Although empyema is not unusual in either adults or children, there are some differences. Empyema is rarely associated with any mortality in children in developed countries, and the long-term survival is excellent with surgical or medical treatment.[24],[25],[26] Therefore, attention should be paid to the recovery of pulmonary function. In this study, we found that up to 25% of children with CPE were classified as having abnormal pulmonary function, although they remained asymptomatic even after they had been discharged from hospital for at least 1 year. Our data support a growing body of evidence that, for a subset of patients, pediatric empyema leads to reduced lung function later in life.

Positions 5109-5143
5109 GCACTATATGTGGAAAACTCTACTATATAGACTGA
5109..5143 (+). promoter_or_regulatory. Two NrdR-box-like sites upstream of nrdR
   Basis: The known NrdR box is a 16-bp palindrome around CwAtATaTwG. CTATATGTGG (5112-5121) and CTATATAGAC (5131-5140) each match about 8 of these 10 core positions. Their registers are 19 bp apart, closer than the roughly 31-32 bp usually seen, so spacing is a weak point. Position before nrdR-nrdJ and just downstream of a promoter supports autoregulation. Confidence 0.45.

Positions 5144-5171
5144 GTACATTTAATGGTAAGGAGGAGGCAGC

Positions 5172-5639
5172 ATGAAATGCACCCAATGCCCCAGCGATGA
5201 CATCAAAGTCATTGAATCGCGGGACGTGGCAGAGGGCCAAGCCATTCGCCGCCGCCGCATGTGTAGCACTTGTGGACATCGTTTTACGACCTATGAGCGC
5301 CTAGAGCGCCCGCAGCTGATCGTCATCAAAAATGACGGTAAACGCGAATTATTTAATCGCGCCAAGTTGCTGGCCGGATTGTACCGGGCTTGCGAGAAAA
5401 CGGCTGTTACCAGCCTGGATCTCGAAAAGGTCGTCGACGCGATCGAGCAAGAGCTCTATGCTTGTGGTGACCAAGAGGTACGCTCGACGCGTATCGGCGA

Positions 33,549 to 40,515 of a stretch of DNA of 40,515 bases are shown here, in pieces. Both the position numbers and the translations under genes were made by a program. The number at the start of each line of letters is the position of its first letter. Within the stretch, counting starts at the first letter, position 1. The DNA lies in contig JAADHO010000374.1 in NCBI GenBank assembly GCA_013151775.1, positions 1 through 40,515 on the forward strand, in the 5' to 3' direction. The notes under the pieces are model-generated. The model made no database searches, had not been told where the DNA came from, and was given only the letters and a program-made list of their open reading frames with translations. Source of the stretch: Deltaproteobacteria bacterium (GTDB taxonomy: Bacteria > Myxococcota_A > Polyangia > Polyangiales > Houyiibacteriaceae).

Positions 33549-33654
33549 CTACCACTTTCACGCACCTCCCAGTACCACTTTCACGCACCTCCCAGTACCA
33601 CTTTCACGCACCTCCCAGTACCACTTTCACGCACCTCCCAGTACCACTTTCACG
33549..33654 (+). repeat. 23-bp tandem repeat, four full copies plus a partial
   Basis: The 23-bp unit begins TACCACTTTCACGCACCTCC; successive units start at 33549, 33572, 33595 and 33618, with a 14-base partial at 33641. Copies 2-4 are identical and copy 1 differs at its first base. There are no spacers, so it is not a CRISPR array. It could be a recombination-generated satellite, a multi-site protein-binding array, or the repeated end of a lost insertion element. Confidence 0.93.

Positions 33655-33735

Among studies[11],[12],[14],[15],[16],[27] that have addressed the long-term outcomes of children who recovered from empyema, the most consistent findings are a complete clinical recovery with no residual symptoms, and a complete return to normal of chest X-rays. One study[26] found that even at 6 months posttreatment for empyema, nearly 90% of patients had abnormal chest X-rays; a more recent study[28] that reviewed ventilation-perfusion scans reported that the scan data were nearly normal.[28] Gocmen et al.[15] reported that patients given only conservative treatment had normal pulmonary function 3 months posttreatment, and Hoff et al.[16] reported normal pulmonary function in children with empyema treated with decortication. Other studies[12],[14] reported evidence of restrictive patterns of lung function in children with a history of empyema. In the current study, although lung function was normal in most patients 2 years after discharge, ten of the forty patients still had evidence of abnormal pulmonary function (restrictive or obstructive pattern). Three possible reasons for the different findings in these studies are dissimilarities in PFT equipment, different reference standards, and a lack of consensus pediatric guidelines for defining obstructive and restrictive PFT patterns. Differences in the patient populations studied, including the severity of the pleural inflammation at the time of illness and the infectious agents causing the effusions, may also have contributed to the long-term effects on pulmonary function in these study populations. In the present study, the initial clinical parameters in the surgical rescue group were more severe than in the other two groups, which may also be a morbidity cofactor for abnormal pulmonary function. In addition, there might have been a degree of selection bias in the study because the participants were not randomly selected patients but volunteers.